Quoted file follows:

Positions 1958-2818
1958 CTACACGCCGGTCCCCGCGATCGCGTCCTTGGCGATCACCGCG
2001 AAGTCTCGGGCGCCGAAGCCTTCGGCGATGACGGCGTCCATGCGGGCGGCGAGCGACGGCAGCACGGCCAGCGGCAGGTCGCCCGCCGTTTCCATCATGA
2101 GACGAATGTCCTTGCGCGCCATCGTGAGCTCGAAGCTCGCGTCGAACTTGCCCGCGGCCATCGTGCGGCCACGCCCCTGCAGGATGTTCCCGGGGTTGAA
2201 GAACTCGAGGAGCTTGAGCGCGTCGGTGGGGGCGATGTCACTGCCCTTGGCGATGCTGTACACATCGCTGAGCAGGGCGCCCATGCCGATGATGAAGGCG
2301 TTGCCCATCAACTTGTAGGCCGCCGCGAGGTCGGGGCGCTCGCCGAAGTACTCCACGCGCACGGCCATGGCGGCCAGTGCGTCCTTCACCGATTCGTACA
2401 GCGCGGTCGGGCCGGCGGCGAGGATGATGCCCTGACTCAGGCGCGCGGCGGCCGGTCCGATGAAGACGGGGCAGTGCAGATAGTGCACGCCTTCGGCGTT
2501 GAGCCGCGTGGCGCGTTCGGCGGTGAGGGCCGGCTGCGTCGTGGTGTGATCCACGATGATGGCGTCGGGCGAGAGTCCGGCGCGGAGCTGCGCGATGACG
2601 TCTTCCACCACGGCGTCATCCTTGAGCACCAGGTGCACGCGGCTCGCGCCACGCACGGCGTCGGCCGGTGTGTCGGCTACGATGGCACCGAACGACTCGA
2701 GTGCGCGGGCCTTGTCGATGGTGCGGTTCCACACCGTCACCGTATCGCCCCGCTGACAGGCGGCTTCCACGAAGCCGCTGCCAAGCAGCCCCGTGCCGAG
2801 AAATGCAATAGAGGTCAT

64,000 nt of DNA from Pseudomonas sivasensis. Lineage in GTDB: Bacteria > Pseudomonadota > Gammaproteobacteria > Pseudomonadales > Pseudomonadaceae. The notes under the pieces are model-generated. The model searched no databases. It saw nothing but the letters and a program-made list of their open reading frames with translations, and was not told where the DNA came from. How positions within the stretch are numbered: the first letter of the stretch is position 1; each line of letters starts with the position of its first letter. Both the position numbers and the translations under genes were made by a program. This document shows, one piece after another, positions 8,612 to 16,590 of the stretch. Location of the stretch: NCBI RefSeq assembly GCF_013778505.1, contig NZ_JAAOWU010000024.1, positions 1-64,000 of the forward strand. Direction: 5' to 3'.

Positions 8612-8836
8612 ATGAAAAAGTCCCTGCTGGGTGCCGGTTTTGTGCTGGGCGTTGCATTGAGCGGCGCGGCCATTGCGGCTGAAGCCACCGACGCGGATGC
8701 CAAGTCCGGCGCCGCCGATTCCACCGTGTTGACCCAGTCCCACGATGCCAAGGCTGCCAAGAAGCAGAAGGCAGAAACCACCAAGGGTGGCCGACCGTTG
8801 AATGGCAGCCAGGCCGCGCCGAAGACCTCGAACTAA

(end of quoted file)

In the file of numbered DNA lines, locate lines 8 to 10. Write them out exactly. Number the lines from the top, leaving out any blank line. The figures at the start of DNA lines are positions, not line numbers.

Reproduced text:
2501 GAGCCGCGTGGCGCGTTCGGCGGTGAGGGCCGGCTGCGTCGTGGTGTGATCCACGATGATGGCGTCGGGCGAGAGTCCGGCGCGGAGCTGCGCGATGACG
2601 TCTTCCACCACGGCGTCATCCTTGAGCACCAGGTGCACGCGGCTCGCGCCACGCACGGCGTCGGCCGGTGTGTCGGCTACGATGGCACCGAACGACTCGA
2701 GTGCGCGGGCCTTGTCGATGGTGCGGTTCCACACCGTCACCGTATCGCCCCGCTGACAGGCGGCTTCCACGAAGCCGCTGCCAAGCAGCCCCGTGCCGAG